IMF urges Italy to maintain focus on public sector reform

13 Jun 17

Italy must press ahead with reforms to its public sector in order to foster stronger growth, the International Monetary Fund has stressed.


Rome, Italy. iStock 509475506

Rome, Italy. iStock


In its latest report on the Italian economy yesterday, the fund urged the government to renew its efforts to modernise public administration, with key initiatives either delayed or watered down since being first announced in 2015.

Italy’s public sector is well known for its size and bureaucracy being nowhere near matched in efficiency. As well as making it more complex and costly to do business, thousands of government-linked firms dominate local markets.

“Broadening and completing public sector reform are important to raise productivity, lower the cost of business and enhance the gains from other reforms,” the fund’s statement said.

According to the World Bank’s Doing Business indicators for 2016, it takes Italy’s public sector an average of 1,120 days to enforce contracts in commercial disputes, 227 days to issue construction permits and 124 days to connect businesses to electricity – all significantly longer than the OECD average.

The average length of the tendering process, meanwhile, is 210 days, compared to the European Union average of 77.4, while the number of single-bid contracts awarded is close to a third – reinforcing perceptions of not only inefficiency but corruption.

A law to streamline public administration was passed in 2015, which included measures to simplify procedures and accelerate decision-making.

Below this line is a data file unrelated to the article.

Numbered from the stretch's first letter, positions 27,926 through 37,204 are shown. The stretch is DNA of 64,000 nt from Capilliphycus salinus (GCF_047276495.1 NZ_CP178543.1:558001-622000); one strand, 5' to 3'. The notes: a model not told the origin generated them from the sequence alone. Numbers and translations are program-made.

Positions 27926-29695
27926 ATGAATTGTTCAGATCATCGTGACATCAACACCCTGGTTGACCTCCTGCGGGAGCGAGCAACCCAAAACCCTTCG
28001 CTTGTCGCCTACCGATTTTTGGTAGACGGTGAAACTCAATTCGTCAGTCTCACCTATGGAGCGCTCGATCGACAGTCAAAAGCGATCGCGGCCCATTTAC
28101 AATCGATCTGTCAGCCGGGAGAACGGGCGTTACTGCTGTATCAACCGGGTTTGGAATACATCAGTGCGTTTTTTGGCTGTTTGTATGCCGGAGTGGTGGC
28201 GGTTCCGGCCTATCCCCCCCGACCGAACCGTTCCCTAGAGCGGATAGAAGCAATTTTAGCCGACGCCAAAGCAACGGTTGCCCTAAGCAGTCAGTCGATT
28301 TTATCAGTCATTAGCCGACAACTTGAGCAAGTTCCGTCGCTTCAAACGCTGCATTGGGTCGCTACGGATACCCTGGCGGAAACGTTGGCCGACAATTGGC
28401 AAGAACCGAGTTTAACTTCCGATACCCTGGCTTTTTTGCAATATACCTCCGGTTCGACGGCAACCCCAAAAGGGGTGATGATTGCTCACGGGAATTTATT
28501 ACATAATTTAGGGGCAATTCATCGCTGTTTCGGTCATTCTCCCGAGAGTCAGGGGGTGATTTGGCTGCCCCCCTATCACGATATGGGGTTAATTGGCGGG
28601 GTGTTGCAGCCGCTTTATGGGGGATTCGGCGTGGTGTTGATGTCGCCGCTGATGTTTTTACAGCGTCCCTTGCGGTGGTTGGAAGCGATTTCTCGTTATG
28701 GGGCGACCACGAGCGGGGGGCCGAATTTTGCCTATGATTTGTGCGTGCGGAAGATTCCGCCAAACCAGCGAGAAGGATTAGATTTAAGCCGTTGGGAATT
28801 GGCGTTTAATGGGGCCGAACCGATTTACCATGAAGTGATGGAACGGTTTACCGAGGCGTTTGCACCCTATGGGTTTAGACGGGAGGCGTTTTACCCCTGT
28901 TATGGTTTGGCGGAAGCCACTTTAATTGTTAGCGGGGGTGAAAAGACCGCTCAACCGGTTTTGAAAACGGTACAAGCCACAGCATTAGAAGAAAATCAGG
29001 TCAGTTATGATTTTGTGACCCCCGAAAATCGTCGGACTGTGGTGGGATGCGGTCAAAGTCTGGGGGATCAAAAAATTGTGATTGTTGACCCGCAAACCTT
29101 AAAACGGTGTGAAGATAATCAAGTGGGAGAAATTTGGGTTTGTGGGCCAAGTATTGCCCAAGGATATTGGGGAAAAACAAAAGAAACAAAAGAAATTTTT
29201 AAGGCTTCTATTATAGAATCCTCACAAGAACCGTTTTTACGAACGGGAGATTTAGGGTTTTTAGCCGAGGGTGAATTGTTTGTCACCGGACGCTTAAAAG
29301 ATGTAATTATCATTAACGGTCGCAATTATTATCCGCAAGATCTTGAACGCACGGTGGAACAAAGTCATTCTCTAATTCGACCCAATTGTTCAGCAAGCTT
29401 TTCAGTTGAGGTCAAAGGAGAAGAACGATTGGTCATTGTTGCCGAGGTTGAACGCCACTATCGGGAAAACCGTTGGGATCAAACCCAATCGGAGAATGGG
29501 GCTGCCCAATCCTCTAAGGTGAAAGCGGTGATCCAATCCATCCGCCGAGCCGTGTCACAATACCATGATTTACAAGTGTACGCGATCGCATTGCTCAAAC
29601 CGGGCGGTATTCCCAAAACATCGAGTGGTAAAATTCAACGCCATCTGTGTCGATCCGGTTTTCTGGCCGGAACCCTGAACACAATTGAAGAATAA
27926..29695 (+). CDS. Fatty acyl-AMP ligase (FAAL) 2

But the fund said the implementation of key parts, such as improving public management or regulating local public services, has been delayed, while others, including plans to make state-owned enterprises more efficient, have been weakened.

The fund said pushing ahead on these, as well as improving the skill mix of the public sector, widening the scope of procurement reform, and tackling privileges and employment in public enterprises – through privatisation and subsidy cuts – were key to fostering growth.

It also called for labour market reform, an opening up of the product and services markets and efforts to heal the country’s ailing banking sector, which is plagued by €360bn worth of bad loans.

The fund welcomed the progress made so far – Italy recently secured a deal with the European Commission to rescue one of its largest banks and bolster its capital buffers – but said this must be accelerated.

Financial fragilities, political uncertainties or any reform setbacks present risks to already slowing growth, it continued. While it said this may “surprise” in the short term, if the eurozone economy strengthens, a return to normal monetary policy by the European Central Bank as a result could prompt a re-evaluation of Italy’s credit risks.

Growth is forecast at around 1.3% this year, the fund continued, but will moderate to around 1% in 2018-20 as favourable terms of trade, fiscal and monetary policy become less supportive.

It warned that under a moderate growth outlook, real income per capita in Italy is expected to return to its pre-crisis levels only several years from now, marking a further deterioration in Italy compared to other euro-area countries.

“Further steps are now needed to narrow competitiveness gaps with euro area partners, reduce imbalances and raise incomes including for those being left behind,” the fund said.

“The current backdrop of cyclical recovery and exceptional monetary accommodation provides a favourable, if narrowing, window to urgently press ahead with reforms.”

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